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middleman
6.7K Stars 721 Forks MIT License 3.4K Commits 141 Opened issues

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Middleman - Makes developing websites simple

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Middleman is a static site generator using all the shortcuts and tools in modern web development. Check out middlemanapp.com for detailed tutorials, including a getting started guide. You can also follow @middlemanapp for updates.

Why Middleman?

These days, many websites are built with an API in mind. Rather than package the frontend and the backend together, both can be built and deployed independently using the public API to pull data from the backend and display it on the frontend. Static websites are incredibly fast and require very little RAM. A front-end built to stand-alone can be deployed directly to the cloud or a CDN. Many designers and developers simply deliver static HTML/JS/CSS to their clients.

  • Uses Sass for DRY stylesheets.
  • Bring your own asset pipeline (WebPack, Babel, Sprockets or any other).
  • Easy templating with ERb or Haml.

Middleman gives the stand-alone developer access to all these tools and many, many more.

Installation

Middleman is built on Ruby and uses the RubyGems package manager for installation. These are usually pre-installed on Mac OS X and Linux. Windows users can install both using RubyInstaller. For windows RubyInstaller-Devkit is also required.

gem install middleman

Getting Started

Once Middleman is installed, you will have access to the

middleman
command. First, let's create a new project. From the terminal:
middleman init MY_PROJECT

This will create a new Middleman project located in the "MY_PROJECT" directory. This project contains a

config.rb
file for configuring Middleman and a
source
directory for storing your pages, stylesheets, javascripts and images.

Change directories into your new project and start the preview server:

cd MY_PROJECT
middleman server

The preview server allows you to build your site, by modifying the contents of the

source
directory, and see your changes reflected in the browser at:
http://localhost:4567/

To get started, simply develop as you normally would by building HTML, CSS, and JavaScript in the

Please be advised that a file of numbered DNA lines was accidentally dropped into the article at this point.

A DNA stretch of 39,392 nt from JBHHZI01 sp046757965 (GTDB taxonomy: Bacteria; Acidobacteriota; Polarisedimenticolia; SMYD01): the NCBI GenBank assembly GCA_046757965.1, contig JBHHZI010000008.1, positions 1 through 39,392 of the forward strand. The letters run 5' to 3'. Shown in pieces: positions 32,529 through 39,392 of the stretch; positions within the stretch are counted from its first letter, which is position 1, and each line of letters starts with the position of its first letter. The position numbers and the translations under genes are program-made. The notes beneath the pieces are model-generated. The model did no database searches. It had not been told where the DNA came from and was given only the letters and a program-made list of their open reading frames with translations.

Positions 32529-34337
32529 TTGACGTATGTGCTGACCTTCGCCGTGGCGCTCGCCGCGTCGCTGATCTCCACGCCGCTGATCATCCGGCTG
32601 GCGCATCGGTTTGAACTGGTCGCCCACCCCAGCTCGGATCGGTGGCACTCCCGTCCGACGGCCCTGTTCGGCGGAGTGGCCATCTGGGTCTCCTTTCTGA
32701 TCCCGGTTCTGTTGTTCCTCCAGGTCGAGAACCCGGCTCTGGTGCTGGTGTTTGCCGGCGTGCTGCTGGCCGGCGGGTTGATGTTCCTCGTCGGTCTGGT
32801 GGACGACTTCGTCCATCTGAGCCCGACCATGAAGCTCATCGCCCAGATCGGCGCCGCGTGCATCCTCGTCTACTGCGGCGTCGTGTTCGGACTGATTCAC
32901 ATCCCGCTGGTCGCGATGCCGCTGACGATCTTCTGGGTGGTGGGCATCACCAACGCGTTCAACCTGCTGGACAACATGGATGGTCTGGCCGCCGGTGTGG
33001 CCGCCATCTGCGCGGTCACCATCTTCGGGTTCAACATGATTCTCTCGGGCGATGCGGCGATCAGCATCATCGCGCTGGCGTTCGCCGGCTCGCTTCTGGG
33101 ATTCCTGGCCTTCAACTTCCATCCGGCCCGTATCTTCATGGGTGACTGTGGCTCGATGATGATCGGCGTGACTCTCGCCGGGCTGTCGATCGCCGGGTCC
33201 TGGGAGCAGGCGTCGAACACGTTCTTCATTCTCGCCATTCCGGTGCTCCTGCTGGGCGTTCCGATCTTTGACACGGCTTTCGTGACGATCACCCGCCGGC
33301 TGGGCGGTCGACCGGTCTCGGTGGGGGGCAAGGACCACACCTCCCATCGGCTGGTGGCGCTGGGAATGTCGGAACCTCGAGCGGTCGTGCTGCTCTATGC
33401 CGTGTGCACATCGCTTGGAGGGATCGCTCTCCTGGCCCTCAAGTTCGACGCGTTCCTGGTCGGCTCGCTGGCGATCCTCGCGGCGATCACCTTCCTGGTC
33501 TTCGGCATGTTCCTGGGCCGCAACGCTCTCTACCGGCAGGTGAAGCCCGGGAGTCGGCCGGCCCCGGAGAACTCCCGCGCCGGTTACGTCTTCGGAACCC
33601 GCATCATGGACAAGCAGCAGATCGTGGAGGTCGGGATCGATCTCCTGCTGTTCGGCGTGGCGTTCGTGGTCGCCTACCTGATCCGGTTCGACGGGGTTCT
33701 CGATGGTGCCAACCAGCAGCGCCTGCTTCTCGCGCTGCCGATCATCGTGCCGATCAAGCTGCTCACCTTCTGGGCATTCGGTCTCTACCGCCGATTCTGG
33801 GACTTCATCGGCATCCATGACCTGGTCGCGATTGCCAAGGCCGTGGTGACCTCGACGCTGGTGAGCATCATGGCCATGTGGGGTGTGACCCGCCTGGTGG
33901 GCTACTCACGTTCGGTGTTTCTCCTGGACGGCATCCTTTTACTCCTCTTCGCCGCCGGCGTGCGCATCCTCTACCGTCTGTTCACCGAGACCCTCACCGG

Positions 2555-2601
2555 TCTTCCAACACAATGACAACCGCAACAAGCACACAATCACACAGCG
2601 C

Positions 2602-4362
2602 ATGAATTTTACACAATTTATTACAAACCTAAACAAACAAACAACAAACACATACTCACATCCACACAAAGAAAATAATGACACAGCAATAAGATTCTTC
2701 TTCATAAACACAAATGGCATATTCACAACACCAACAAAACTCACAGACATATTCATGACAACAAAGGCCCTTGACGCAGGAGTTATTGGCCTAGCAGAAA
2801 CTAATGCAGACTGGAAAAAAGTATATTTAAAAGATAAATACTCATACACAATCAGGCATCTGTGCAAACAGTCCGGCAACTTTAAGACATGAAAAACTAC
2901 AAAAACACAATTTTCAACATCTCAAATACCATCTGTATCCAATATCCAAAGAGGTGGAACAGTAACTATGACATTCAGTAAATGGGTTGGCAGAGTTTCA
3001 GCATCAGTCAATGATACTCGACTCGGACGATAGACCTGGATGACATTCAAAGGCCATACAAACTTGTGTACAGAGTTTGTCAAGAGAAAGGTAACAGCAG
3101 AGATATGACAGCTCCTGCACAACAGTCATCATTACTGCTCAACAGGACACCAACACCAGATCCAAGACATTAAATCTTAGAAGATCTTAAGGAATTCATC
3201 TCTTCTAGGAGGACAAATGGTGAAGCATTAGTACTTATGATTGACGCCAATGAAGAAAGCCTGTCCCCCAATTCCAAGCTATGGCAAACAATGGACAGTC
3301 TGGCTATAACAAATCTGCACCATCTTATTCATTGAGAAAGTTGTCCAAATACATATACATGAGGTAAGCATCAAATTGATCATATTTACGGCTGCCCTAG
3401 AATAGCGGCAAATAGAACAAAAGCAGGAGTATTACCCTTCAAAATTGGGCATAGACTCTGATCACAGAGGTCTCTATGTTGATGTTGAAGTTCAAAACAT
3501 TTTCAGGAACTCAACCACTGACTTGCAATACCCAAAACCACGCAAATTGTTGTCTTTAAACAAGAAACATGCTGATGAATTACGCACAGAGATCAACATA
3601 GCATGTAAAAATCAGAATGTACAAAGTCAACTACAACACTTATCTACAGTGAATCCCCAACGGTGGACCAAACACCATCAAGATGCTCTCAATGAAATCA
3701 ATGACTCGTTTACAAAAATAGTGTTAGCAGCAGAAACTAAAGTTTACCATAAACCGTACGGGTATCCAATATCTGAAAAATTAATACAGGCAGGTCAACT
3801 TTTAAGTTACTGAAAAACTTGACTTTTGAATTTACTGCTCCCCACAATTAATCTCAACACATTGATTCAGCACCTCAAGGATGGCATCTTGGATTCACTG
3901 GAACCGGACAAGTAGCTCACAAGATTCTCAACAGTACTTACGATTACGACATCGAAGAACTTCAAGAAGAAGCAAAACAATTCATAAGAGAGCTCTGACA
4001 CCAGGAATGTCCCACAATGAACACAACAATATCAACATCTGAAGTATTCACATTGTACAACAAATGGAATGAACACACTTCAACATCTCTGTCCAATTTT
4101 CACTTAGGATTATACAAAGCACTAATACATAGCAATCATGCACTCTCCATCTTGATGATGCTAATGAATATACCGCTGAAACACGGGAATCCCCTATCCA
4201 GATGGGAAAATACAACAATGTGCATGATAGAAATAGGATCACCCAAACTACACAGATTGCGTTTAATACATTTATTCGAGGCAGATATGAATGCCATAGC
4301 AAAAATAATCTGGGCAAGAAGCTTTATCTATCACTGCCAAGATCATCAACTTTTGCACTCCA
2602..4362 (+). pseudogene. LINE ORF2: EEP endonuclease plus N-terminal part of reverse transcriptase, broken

source
directory. When you're ready to use more complex templates, simply add the templating engine's extension to the file and start writing in that format.

For example, say I am working on a stylesheet at

source/stylesheets/site.css
and I'd like to start using Sass. I would rename the file to
source/stylesheets/site.css.scss
and Middleman will automatically begin processing that file as Sass. The same would apply to CoffeeScript (
.js.coffee
), Haml (
.html.haml
) and any other templating engine you might want to use.

Finally, you will want to build your project into a stand-alone site. From the project directory:

middleman build

This will compile your templates and output a stand-alone site which can be easily hosted or delivered to your client. The build step can also compress images, employ JavaScript & CSS dependency management, minify JavaScript & CSS and run additional code of your choice. Take a look at the

config.rb
file to see some of the most common extensions which can be activated.

Learn More

A full set of in-depth instructional guides are available on the official website at: https://middlemanapp.com

Additionally, up-to-date generated code documentation is available on RubyDoc

Community

The official community forum is available at: https://forum.middlemanapp.com

Contributing to Middleman

Contributions are welcomed! To get started, please see our contribution guidelines, which include information on submitting bug reports, and running the tests.

Donate

Click here to lend your support to Middleman

Versioning

This library aims to adhere to Semantic Versioning 2.0.0. Violations of this scheme should be reported as bugs. Specifically, if a minor or patch version is released that breaks backward compatibility, that version should be immediately yanked and/or a new version should be immediately released that restores compatibility. Breaking changes to the public API will only be introduced with new major versions. As a result of this policy, you can (and should) specify a dependency on this gem using the Pessimistic Version Constraint with two digits of precision. For example:

spec.add_dependency 'middleman-core', '~> 4.0'

License

Copyright (c) 2010-today Thomas Reynolds. MIT Licensed, see LICENSE for details.

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